The fourth major concession made by Iran is related to the issue of inspection of Iran’s nuclear facilities by the IAEA. Although Iran had lived up to its obligations under its original Safeguards Agreement with the agency signed in 1974, the IAEA under its Director-General Yukiya Amano, who has completely politicized the agency that has contributed to the complexities of reaching the comprehensive agreement, has been insisting that Iran implement the provisions of the Additional Protocol of the SG Agreement, which Iran signed in 2003 and, without ratification by its parliament, implemented voluntarily until February 2006.
Iran set aside the Additional Protocol after the European Union reneged on its promises made to Iran in the Sa’dabad Declaration of October 2003 and the Paris Agreement of November 2004. Iran and the IAEA reached an agreement in November 2013, according to which Iran allows much more frequent and intrusive inspection of its nuclear facilities, way beyond its legal obligations under its SG Agreement. Since then, the IAEA has repeatedly confirmed that Iran has lived up to its obligations.
The U.S. Excessive Demands
Three of the remaining issues concern the number of centrifuges that Iran gets to keep over the duration of the agreement, the duration of the comprehensive agreement and the mechanism by which the crippling economic sanctions imposed on Iran by the U.S. and its allies would be lifted.
In fact, agreeing to limit the number of its centrifuges for the duration of the agreement is yet another significant, but unacknowledged, concession by Iran, a signatory of the Nuclear Non-Proliferation Treaty. Iran’s SG Agreement with the IAEA
The issue of the number of centrifuges, NoC, is also mostly superficial. ………http://www.huffingtonpost.com/muhammad-sahimi/iran-nuclear-talks-fail_b_6219646.html?utm_hp_ref=worldPosted: 11/25/2014
The Diplomatic Effort, and What a Final Agreement Might Look Like, NYT By DAVID E. SANGERNOV. 21, 2014 VIENNA — Everything about the nuclear negotiations with Iran, now approaching a crucial moment, is complex: the international politics, the implications for the Middle East, and the science of how to prevent a nuclear energy project from turning into a nuclear weapons program. Here are answers to questions about the lead up to the diplomatic effort and what a comprehensive agreement might look like……….
Q. What are the possible outcomes from negotiations?
A. One possibility is no deal at all, a complete collapse of negotiations that have been going on now for more than a year. But that would not be in anyone’s interest. Congress would most likely impose new sanctions and if the current temporary agreement, reached last year to give some time and space for these negotiations, is allowed to expire, Iran could resume producing a type of fuel that could be rapidly converted for weapons use.
So the most likely outcome is either a final agreement, some kind of muddled agreement in principle with the details to be worked out later or another extension in the talks.
Q. What has to happen in order to reach an agreement?
A. For any agreement to work, there needs to be three deals: One between the West and Iran, one between Mr. Obama and a skeptical Congress and one between the Iranian negotiators and Ayatollah Khamenei. The dynamics of the last two are murky. Mr. Obama wants to suspend sanctions bit by bit, as the Iranians deliver on their part of the deal, meaning Congress might not vote on this for years. That angers many Republicans, and even some Democrats, who say they want a vote. An even bigger mystery: Who makes the final decision in Iran? Presumably, it’s Ayatollah Khamenei’s call, but the Iranian Revolutionary Guard Corps, the elite of Iran’s military, will most likely have a big voice, too.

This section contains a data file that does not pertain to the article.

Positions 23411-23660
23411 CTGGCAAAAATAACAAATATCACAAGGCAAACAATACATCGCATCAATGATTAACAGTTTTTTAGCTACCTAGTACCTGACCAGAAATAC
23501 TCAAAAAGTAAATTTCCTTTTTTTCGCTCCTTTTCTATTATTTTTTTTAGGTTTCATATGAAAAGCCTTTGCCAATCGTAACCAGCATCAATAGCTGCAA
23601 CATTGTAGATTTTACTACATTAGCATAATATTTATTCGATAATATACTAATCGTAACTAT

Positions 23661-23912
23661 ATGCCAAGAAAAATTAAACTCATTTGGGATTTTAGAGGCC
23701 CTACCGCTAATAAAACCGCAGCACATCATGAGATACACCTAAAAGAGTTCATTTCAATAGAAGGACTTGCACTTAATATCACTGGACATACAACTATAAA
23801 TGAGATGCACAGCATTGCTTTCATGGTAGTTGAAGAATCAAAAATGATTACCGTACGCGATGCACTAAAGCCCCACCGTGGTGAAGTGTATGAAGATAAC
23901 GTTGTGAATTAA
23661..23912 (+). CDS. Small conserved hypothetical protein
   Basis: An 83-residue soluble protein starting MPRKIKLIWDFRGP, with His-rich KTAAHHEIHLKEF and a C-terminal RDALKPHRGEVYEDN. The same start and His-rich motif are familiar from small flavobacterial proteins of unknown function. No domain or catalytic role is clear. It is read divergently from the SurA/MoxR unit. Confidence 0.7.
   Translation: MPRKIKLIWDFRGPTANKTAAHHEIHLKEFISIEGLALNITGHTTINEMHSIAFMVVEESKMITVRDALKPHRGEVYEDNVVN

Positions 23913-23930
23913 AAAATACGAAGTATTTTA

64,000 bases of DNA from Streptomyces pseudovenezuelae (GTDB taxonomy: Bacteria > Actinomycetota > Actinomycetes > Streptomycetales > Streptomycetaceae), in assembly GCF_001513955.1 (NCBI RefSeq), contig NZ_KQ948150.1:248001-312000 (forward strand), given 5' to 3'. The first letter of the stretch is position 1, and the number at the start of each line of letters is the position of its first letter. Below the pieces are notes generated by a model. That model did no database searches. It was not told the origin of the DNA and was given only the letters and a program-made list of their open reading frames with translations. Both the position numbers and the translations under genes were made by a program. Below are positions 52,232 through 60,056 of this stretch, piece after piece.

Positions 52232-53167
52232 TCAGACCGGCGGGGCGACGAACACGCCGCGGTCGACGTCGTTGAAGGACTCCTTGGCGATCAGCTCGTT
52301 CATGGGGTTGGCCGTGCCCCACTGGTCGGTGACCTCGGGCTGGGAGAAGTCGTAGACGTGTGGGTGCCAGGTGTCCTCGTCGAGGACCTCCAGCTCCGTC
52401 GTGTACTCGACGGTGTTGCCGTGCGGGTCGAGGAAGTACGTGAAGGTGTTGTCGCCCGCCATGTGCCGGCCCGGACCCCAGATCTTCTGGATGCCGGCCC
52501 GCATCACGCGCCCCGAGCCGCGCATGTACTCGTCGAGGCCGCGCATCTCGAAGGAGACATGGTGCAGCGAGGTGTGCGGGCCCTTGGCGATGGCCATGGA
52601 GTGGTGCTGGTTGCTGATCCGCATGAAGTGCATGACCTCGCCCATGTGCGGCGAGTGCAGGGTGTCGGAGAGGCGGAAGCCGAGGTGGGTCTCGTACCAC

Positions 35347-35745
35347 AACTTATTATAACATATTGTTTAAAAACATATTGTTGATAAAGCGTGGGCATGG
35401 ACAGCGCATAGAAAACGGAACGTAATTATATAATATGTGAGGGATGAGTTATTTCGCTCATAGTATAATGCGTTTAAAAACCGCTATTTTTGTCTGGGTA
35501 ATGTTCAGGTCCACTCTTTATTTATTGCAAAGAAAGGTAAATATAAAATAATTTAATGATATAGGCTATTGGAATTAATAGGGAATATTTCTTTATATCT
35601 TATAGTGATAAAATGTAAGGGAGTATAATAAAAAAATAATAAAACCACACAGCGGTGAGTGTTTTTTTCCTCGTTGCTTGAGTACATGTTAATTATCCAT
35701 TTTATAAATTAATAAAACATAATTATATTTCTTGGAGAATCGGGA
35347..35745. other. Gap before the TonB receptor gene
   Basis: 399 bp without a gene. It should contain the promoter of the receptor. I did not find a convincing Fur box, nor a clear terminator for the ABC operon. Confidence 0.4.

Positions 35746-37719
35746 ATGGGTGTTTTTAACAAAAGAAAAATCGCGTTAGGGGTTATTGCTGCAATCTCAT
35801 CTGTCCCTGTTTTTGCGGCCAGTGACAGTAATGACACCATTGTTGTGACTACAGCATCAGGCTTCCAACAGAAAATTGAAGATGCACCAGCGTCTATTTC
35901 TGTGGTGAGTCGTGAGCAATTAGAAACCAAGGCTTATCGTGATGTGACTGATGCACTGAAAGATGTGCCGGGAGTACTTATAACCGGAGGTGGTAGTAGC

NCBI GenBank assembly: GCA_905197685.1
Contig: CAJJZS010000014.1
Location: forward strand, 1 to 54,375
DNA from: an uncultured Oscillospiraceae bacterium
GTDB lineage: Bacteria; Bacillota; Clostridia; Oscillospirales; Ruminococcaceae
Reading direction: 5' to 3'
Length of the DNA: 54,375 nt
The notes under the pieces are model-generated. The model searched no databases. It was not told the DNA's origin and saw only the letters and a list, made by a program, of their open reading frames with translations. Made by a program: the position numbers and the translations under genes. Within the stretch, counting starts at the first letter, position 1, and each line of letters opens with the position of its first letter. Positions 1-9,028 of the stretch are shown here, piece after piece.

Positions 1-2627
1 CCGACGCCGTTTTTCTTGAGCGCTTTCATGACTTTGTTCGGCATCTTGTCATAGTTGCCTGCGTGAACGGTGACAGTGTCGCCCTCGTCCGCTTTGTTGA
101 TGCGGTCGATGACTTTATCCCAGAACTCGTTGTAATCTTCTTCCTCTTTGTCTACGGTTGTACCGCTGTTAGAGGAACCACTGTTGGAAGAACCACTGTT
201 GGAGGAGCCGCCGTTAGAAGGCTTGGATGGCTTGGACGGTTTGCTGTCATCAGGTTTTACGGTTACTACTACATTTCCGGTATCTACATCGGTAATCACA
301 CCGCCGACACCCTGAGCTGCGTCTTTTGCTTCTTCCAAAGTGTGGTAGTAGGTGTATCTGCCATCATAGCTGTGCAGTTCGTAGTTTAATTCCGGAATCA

Q. What is the calculation for Iran?
A. The Iranians have a fundamental choice to make: Is the nuclear program worth it? Most ordinary Iranians tell pollsters that they support a civilian nuclear program in Iran, and very much want the West to show the kind of respect to the country that it shows to other nations with nuclear technology. And they say Iran has no interest in nuclear weapons, just what Ayatollah Khamenei has said, including a fatwa or legal opinion declaring that the country should never possess them. Iran has a young population, and it yearns for Western travel, Western education and Western respect. An end to sanctions would be a sign of a new era.
But inside the Iranian military, and among the clerics, Iran’s nuclear program is both an insurance policy and a symbol of the nation’s identity as a revolutionary state in a long struggle with the United States and its allies. Iranian leaders have periodically observed that since North Korea tested its nuclear devices, no one has dared push it to the brink. And it did not escape their notice that a decade after Libya gave up its entire nuclear program, its leader, Col. Muammar el-Qaddafi, was ousted an then killed by a combination of a national uprising and a European, Arab and American bombing campaign.
In the end, these negotiations are not only about nuclear capability, but also national pride and mutual reassurance. Iran does not want to be treated as an outlier, but rather as a great regional power. The international community needs the confidence that if the Iranians raced for a bomb, it would have plenty of notice and time to react. http://www.nytimes.com/2014/11/22/world/middleeast/iran-nuclear-difficulties-in-reaching-agreement.html?_r=0